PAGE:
[A2k] Infojustice Roundup - November 20, 2017

Michael Palmedo mpalmedo at wcl.american.edu
Mon Nov 20 12:08:38 PST 2017


Infojustice Roundup



U.S., Canadian & Mexican Law Professors, Academics and Policy Experts: NAFTA Must Include Fair Use, Safe Harbors



[PIJIP] Today, over seventy international copyright law experts called for NAFTA and other trade negotiators to support a set of balanced copyright principles. The experts urge trade  negotiators to support policies like fair use, safe harbor provisions, and other exceptions and limitations that permit and encourage access to knowledge, flourishing creativity, and innovation. Signatories include preeminent intellectual property professors and experts from law schools, think tanks, and public interest organizations in the U.S., Canada, and Mexico, as well as Argentina, Australia, China, Ireland, and Switzerland. Click here for more.<http://infojustice.org/archives/39093>



Note: The statement of principles for copyright balance in trade agreements is available in both English<http://infojustice.org/wp-content/uploads/2017/11/Washington-Principles-on-Copyright-Balance-in-Trade-Agreements-November-15-2017.pdf> and French<http://infojustice.org/wp-content/uploads/2017/11/Principes-de-Washington-sur-un-droit-d-auteur.pdf>



PIJIP Releases New Research on the Impact of Copyright Balance at the 35th WIPO Standing Committee on Copyright and Related Rights



[Mike Palmedo] On November 14, PIJIP released new research on the impact of copyright balance. The release was announced at the World Intellectual Property Organization Standing Committee on Copyright and Related Rights. The research finds that balanced copyright policies in other countries have had positive effects on net income, total sales, and value-added by foreign affiliates of U.S. firms. More generally, it finds that increases in PIJIP's "openness score" are associated with higher revenues in the information sector, without harming traditional copyright-intensive industries. Click here for more.<http://infojustice.org/archives/39079>



WIPO Broadcast Treaty Turns to Limitations and Exceptions



[Sean Flynn] At the latest meeting of the WIPO Standing Committee on Copyright and Related Rights, there was new movement on copyright limitations and exceptions. Argentina and Brazil tabled language that adds more specificity to the limitations and exceptions that may be offered to the new exclusive rights of broadcasters that the proposed Broadcast Treaty would require. But the proposal fails to follow the most recent best practices in international law by requiring exceptions, protecting fair use and safeguarding the digital environment. Click here for more.<http://infojustice.org/archives/39109>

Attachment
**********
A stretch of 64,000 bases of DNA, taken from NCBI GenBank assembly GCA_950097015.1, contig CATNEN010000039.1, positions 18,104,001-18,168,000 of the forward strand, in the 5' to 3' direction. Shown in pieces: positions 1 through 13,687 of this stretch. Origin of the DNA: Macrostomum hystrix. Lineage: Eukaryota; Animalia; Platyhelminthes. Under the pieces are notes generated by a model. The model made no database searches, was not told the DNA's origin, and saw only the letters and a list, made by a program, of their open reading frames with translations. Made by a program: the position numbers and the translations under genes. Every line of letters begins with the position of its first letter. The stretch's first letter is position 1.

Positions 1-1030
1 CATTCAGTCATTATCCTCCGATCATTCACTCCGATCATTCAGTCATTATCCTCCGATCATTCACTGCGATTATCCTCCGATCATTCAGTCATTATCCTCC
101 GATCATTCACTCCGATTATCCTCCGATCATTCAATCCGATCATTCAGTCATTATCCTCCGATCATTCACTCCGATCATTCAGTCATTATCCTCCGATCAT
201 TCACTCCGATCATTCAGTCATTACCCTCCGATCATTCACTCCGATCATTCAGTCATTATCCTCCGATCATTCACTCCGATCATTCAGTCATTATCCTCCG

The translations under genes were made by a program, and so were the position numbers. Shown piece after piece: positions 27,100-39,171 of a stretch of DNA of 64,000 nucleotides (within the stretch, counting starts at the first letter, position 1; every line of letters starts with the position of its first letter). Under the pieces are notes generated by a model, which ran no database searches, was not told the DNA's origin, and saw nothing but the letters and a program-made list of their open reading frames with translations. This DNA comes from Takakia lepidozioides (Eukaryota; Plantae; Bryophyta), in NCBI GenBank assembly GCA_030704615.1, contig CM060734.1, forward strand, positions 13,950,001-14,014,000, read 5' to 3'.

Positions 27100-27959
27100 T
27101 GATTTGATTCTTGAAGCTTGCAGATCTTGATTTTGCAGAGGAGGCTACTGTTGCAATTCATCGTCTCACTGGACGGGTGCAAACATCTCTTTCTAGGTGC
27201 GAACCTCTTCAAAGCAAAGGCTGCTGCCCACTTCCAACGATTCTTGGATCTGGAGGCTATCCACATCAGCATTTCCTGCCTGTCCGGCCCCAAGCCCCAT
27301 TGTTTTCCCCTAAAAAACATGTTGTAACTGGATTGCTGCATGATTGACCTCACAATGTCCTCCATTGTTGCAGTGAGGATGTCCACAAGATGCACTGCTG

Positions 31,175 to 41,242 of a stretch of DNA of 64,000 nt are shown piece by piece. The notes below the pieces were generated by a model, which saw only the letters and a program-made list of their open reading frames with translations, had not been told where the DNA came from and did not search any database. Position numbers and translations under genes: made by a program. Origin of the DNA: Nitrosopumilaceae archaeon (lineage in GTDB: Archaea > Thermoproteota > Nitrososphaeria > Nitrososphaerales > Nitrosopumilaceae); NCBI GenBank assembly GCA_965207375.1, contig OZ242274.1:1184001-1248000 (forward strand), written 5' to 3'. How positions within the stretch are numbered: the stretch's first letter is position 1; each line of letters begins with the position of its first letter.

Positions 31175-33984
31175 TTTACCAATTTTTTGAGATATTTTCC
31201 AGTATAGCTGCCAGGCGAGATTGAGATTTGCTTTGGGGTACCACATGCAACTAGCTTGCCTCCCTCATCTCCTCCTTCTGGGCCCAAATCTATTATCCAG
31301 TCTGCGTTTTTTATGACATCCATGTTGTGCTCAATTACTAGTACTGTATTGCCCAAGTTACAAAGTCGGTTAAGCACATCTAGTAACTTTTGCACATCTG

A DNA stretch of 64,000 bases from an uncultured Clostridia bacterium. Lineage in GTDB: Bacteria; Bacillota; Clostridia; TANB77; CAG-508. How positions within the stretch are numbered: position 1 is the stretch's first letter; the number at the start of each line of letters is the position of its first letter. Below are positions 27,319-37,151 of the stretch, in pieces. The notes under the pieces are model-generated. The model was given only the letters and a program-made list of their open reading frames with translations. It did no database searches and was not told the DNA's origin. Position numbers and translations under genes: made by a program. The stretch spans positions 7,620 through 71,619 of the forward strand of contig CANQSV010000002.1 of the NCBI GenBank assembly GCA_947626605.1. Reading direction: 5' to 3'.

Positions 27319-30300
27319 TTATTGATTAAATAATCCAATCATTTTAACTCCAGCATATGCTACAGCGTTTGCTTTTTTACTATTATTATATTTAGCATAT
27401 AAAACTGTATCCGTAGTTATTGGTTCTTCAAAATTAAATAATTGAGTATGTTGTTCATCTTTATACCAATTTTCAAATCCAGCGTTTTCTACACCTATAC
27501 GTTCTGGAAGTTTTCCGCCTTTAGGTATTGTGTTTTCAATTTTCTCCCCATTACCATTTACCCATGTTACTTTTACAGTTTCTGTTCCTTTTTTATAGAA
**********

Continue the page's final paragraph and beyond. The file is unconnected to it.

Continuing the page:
TPP Texts Show Suspended IP Provisions



[William New] Trade ministers negotiating the Trans-Pacific Partnership agreement have released the list of provisions they have suspended, including a range of articles related to intellectual property rights, such as patentable subject matter, test data protection, biologics, copyright terms of protection, and technological protection measures. Click here for more.<http://infojustice.org/archives/39102>



See also:



·         Médecins Sans Frontières. MSF Welcomes the Suspension of Harmful Intellectual Property Measures in New TPP Trade Deal. Link.<http://infojustice.org/archives/39099>

·         Michael Geist. Bursting the IP Trade Bubble: Canada's Position on IP Rules Takes Shape With Suspended TPP Provisions. Link.<http://www.michaelgeist.ca/2017/11/bursting-ip-trade-bubble-canadas-position-ip-rules-takes-shape-suspended-tpp-provisions/>



Estonian Presidency Makes One More Step Towards Licensing Educational



[Alek Tarkowski] Do you remember the idea of educational fair use? The idea that education can benefit from a broad, flexible exception for a wide range of uses of copyrighted content while teaching and learning? The question is worth asking, as this progressive approach to copyright and education has not been mentioned even once in the ongoing European copyright reform process. It is a sign of how far away we are from right copyright for education. Instead, we are being pulled ever deeper into an opposite model, in which licensing is seen as the best copyright solution for educators and educational institutions. The Council of the European Union has just made one more step in that direction. Click here for more.<http://infojustice.org/archives/39120>




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